The area that will be closed to the harvest of adults includes the entire reach of the Salmon River from Time Zone Bridge to the posted sign at Shorts Creek.   This reach includes popular holes such as Race Creek, the Park Hole, the Post Office Hole, the Confluence, the Mill Hole, Shorts Creek and anything in between. 

Our hopes are that with these new rules we can extend the season for at least 2 more weekends.  Only time will tell just how long the season lasts. 

I know for some of you who like to fish the Park Hole area, you may not be happy with these changes.  Recognize, however, that with these rules it may provide a unique experience where you can fish in less crowded conditions in an area with high catch rates, and if you eventually want to catch an adult there are other areas you can go to fish. 

It is important to realize that if you catch one adult in another reach of river where adult harvest is allowed, you cannot have this fish in close possession and fish the Park Hole.    In other words, if you catch 1 adult (remember if you catch 2 adults you are done fishing for the day) and you want to fish the Park Hole do not bring that fish near the Park Hole where one could assume you caught it there.  Drop if off at camp, at your home, or someplace away from where you are fishing. 

The rules in all other areas in the Clearwater Region have not changed through this weekend.  

“There is no season limit on jacks,” he said.

Record: Mexican climber scales Everest twice — in two weeks

MOUNTAINEERING — David Liaño Gonzales, 33, from Mexico, became the first mountaineer to double summit on Mount Everest in the same season. He summited from the South Col route on May 11, got a good break in the weather and a helicopter ride to Katmandu where the traveled to the Tibetan side and scaled the peak with a Sherpa via the North Col on May 19.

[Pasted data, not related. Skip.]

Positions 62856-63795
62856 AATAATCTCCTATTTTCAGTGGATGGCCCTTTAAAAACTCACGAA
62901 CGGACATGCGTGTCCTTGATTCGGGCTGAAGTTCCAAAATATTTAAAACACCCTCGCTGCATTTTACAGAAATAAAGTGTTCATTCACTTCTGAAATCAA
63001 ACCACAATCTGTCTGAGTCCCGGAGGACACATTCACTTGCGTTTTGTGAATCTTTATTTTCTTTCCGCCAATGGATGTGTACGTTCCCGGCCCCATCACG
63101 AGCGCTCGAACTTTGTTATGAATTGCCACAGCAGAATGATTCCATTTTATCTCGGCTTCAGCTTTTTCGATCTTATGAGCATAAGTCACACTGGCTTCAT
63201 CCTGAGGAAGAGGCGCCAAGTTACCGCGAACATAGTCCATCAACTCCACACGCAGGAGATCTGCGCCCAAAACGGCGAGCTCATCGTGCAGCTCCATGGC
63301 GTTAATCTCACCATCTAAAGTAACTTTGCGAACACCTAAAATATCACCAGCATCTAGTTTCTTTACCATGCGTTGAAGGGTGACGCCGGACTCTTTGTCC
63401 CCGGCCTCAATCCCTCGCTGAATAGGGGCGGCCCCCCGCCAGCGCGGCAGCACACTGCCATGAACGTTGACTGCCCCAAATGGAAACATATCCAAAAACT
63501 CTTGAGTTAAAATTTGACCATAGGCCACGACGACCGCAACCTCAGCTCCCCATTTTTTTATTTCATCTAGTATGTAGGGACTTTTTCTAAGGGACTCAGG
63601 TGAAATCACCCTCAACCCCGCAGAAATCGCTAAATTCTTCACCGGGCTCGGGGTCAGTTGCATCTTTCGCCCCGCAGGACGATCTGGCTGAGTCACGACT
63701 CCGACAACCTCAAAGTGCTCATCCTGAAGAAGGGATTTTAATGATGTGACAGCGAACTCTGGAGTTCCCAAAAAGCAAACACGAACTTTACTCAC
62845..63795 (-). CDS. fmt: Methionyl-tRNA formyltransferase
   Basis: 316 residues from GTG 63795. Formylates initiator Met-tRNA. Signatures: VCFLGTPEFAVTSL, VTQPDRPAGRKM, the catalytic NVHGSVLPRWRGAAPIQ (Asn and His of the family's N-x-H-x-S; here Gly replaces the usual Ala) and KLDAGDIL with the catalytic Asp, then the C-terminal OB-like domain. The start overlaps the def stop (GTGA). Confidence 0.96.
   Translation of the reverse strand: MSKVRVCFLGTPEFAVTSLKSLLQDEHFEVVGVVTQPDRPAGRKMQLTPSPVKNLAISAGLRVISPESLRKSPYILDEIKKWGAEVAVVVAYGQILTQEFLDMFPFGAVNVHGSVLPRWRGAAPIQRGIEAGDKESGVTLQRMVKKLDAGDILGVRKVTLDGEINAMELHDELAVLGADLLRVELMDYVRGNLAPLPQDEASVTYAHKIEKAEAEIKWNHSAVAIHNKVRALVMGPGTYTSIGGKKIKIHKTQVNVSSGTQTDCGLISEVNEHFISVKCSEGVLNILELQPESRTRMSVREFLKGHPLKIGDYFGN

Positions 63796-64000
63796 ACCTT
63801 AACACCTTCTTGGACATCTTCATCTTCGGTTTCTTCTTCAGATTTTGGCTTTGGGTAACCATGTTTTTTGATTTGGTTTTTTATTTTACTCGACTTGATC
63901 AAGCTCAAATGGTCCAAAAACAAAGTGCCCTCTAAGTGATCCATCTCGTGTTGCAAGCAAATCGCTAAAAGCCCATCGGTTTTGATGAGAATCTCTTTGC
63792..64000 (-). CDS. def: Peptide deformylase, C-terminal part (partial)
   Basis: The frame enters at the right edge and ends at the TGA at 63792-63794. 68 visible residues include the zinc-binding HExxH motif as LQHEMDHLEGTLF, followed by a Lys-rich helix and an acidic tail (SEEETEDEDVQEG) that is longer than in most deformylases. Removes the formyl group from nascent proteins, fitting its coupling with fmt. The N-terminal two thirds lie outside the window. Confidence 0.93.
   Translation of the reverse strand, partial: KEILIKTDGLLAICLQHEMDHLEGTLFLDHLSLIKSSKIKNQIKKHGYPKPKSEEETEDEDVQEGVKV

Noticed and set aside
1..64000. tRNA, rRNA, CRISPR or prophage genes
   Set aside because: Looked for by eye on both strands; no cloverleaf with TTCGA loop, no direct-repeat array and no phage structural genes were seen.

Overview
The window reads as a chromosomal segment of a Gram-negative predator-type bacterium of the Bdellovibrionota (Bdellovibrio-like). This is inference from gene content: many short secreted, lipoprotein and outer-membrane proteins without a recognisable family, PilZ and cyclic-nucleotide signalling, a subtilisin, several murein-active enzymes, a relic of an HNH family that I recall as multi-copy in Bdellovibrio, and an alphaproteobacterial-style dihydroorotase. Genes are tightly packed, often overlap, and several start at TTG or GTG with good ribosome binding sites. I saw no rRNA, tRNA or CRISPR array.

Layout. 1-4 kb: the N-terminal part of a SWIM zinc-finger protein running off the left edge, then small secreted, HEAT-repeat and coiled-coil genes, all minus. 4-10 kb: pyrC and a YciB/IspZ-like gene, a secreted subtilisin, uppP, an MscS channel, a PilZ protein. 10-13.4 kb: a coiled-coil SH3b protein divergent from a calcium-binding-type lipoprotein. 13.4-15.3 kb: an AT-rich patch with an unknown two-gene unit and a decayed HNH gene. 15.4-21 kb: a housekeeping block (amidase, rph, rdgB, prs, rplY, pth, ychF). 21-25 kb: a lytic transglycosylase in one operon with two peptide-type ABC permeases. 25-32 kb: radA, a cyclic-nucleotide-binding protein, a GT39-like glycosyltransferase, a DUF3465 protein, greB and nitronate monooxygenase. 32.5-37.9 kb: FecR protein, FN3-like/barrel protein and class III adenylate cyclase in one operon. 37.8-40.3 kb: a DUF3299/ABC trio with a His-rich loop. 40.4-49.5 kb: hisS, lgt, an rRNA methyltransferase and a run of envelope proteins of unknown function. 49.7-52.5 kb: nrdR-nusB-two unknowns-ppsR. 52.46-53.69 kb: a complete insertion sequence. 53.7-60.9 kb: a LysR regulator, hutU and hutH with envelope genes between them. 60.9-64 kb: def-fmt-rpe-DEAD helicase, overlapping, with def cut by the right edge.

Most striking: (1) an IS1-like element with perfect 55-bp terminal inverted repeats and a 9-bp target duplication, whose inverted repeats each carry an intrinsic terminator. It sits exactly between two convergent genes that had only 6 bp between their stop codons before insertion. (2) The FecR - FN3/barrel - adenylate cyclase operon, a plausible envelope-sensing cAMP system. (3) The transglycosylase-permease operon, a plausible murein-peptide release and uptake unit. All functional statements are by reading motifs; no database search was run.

Dawes Eddy of Spokane snapped this photo of Gonzales as he celebrated with a chocolate cake at advanced base camp.  

I'm writing Dawes' story for Sunday Outdoors.  

By the way,  Dawes is 70.

Hiker and dog highlight State of the Scotchmans gathering

 WILDERNESS — Long-distance hikers Whitney “Allgood” LaRuffa and his dog, Karluk, will make a keynote presentation highlighting the annual State of the Scotchman's gathering Friday to update the pubic on the campaign for winning wilderness designation for the Scotchman Peaks area northeast of Lake Pend Oreille.

The gathering organized by the Friends of Scotchman Peaks Wilderness will start at 5 p.m. Friday (May 31) at Eureka West, 513 Oak St. in the Old Granary District of Sandpoint.

This is a chance to catch up with wilderness advocates and get an update on the political state of the proposal, which has gotten a boost this year from the March release of the movie Grass routes: Changing the Conversation by Wildman Pictures.

“Exciting things are happening around the movie,” says Phil Hough, FSPW exec, “and more than ever before, it feels like the time is now for a bill for the Scotchmans.”

Eichardt's Pub, Grill and Coffee House will be provide no-host beer and wine at the event and Jupiter Jane's food bus will standing by to feed the hungry. Bring a folding chair for seating during LaRuffa's presentation.


Hough, LaRuffa and Karluk will lead a “doggy” hike on the new Star Peak Trail in Montana on Saturday (June 1) as part of the National Trails Day celebration nationwide.